The result was what would become the core pieces of the Cinchapi Data Platform (CDP). With it, developers can connect, stream, and store any available data source. It doesn’t matter a whit if the data is structured or not. It can work with traditional relational databases, of course, but it isn’t limited to such.

By using machine learning, once the data sources are connected, either directly or with the CDP’s API “Sponge” component, the platform begins to understand what each source is presenting. It’s also uncovering and establishing relationships between these sources.  In other words, it’s doing the data prep..

With the data and relationships beginning to take shape, the next piece of the desired functionality was to make data conversational. To that end, the Cinchapi Data Platform features a natural language processing (NLP) interface. Instead of creating a series of cryptic queries in an effort to effectively “solve for X”, Jeff knew it would be much easier and far more intuitive if the developer or user could just ask questions with common phrases.

Jeff also knew that he needed a strongly consistent database for all of this, ideally one capable of providing ad hoc analytics in real-time, but which could also allow the ability to “rewind time” once relationships had been identified. Unable to find a solution to suit his needs, he began work on the open source Concourse Database.

Concourse is Strongly Consistent, which allows developers to work with definitive data. By that, we mean data that has to be accurate at all times – be it in real-time, or in the past. Jeff likens the ability to rewind time as a “DVR for Data”. By that, he means that much like how someone might be watching a hockey or basketball game in real time, they also have the ability to pause and rewind any play to see more clearly how a goal was scored or a basket was made.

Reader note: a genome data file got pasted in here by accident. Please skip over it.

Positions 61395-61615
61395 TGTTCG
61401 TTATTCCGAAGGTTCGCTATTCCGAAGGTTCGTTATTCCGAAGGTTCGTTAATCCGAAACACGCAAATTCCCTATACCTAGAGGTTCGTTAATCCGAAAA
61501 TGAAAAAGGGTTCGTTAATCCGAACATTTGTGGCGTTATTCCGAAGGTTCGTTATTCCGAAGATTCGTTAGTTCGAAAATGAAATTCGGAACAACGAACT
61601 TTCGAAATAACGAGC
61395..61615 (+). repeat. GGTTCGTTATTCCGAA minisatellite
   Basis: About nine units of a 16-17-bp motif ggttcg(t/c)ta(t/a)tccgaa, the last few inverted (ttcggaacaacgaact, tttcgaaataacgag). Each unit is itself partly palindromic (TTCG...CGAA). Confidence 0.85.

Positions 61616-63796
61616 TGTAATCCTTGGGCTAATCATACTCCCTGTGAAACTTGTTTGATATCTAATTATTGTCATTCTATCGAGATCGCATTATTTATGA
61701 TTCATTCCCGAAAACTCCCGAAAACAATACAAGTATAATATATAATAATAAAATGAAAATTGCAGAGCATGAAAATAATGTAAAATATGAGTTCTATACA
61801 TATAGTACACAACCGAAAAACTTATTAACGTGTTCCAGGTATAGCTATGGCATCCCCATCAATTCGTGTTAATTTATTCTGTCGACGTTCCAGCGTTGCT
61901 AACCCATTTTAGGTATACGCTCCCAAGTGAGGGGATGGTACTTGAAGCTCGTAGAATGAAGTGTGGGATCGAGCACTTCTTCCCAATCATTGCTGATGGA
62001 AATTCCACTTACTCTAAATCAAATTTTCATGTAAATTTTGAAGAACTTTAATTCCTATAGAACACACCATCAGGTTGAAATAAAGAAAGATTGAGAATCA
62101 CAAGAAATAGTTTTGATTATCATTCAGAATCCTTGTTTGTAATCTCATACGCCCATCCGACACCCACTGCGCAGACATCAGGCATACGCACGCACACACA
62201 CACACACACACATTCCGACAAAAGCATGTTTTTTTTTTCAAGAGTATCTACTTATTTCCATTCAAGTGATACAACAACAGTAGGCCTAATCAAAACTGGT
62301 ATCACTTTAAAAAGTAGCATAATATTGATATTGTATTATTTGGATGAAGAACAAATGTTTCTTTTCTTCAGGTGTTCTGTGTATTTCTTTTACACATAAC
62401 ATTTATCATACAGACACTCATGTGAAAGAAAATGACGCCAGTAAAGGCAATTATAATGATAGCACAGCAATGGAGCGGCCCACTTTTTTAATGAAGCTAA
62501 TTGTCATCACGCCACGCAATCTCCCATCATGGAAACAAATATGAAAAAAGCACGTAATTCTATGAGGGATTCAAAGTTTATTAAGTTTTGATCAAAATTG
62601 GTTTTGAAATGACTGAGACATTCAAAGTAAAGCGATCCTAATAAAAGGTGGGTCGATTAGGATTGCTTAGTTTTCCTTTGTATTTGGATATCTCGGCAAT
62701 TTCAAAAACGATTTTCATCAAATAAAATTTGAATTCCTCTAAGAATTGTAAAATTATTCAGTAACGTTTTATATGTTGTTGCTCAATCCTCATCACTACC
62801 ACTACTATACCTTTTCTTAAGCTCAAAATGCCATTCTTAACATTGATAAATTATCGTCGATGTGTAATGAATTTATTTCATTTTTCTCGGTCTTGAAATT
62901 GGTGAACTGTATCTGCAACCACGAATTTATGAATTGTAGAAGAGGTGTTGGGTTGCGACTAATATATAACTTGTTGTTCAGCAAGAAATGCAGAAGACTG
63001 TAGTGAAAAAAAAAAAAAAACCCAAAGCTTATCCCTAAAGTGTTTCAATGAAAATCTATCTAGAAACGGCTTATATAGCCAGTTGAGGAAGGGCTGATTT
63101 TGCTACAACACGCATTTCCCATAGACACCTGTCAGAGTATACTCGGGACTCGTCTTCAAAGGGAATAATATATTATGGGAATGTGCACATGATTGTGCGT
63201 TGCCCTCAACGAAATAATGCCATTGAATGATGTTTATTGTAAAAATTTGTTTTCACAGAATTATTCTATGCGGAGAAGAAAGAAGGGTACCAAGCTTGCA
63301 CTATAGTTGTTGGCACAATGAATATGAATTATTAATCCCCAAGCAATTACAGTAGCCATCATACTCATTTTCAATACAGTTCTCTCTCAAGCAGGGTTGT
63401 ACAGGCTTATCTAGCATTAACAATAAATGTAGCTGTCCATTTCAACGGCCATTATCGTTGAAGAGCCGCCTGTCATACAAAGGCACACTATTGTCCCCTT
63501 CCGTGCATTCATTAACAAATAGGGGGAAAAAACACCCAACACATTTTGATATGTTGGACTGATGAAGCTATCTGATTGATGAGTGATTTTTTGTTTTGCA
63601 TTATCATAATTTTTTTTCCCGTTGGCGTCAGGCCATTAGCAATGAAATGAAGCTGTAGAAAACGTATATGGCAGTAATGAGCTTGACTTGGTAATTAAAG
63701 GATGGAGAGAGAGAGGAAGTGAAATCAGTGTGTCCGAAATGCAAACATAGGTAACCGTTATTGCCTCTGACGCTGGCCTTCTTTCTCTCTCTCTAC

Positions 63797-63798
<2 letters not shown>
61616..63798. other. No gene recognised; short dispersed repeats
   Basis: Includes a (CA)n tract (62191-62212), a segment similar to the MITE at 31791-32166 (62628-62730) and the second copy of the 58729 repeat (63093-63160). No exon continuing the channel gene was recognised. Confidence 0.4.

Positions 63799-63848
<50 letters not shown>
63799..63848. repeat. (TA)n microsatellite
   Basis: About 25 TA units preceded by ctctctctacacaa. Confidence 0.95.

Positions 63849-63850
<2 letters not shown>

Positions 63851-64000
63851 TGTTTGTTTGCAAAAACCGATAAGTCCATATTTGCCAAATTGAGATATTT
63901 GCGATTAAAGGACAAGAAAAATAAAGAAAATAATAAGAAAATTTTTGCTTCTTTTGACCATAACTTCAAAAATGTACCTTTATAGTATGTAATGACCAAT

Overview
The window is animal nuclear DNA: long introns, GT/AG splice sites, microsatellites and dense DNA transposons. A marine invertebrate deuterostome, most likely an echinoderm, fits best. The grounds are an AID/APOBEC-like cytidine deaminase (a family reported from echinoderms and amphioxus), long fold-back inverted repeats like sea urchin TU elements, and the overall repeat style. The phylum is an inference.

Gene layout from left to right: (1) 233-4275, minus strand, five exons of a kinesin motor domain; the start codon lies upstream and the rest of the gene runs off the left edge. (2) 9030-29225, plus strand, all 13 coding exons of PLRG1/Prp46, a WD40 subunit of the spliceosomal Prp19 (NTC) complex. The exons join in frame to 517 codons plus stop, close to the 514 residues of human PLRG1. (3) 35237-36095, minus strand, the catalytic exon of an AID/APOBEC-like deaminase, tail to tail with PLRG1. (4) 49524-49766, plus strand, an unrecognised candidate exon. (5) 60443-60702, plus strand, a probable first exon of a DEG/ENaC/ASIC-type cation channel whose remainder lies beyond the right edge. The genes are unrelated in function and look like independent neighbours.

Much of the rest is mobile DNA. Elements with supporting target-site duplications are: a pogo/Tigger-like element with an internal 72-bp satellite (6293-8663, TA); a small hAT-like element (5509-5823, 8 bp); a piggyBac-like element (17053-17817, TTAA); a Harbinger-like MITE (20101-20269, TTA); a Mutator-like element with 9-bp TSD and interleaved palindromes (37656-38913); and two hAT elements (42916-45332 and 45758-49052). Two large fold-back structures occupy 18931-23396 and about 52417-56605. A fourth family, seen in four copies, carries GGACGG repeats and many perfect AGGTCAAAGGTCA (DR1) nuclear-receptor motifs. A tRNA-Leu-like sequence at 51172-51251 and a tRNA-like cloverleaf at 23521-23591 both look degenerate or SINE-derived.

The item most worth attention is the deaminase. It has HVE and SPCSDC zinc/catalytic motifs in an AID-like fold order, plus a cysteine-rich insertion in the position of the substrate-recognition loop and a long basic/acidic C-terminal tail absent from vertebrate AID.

To carry that metaphor to data, imagine that you have just uncovered a relationship between multiple data sources – one wholly new to you, but absolutely interesting. With your “Data DVR”, you could go back in time and see what was happening in the context of this newly discovered relationship.

If you want to kick the tires of Concourse, have at it. It is freely available at ConcouseDB.com. Heck, we won’t even ask you to fill out a form. We’re big advocates of Open Source, and we do want folks to both use the database and we invite those interested to become contributors to the project.

That said, while Concourse is a fantastic operational database with ad hoc analytics, do be aware that it’s only the full CDP adds all of that extra goodness: The machine learning, the natural language interface, the visualization engine and assorted other goodies which you won’t be getting with Concourse solo.

The Internet of Things and the Cinchapi Data Platform

Now let’s circle back to IoT and the data produced by it. As we mentioned earlier, there is no standard for IoT data. Any manufacturer of a device may deliver data in virtually any fashion they deem desirable. There isn’t set way of producing the data. Sure, some devices may be easier to work with, and there might even be documentation to explain how the manufacturer suggests how to leverage it.

But with 20 Billion devices coming online within the next three years, can you imagine trying to master the data produced from all of them?  Yeah. That’s why aspirin and antacids always seem to be found in the break room.

All kidding aside, there is a better way. Just as how the Cinchapi Data Platform can make short work of traditional data sources, it is ideally suited to work with IoT data. Remember, the CDP doesn’t impose any schema requirements on the developer. As long as data can be connected to it, the CDP streams and stores the data while machine learning makes sense of it all. That absolutely includes IoT data.

If your organization is looking at IoT as a must have, but cannot figure out how to work with the data generated from IoT (as well as all of your other data sources – even those proprietary databases that have been in production since the dawn of time), we’d love to show you what the Cinchapi Data Platform can do.

Click here, and you can watch a 60 second overview video, and then, if you want to get a full-on demonstration, fill out the form and we can set something up.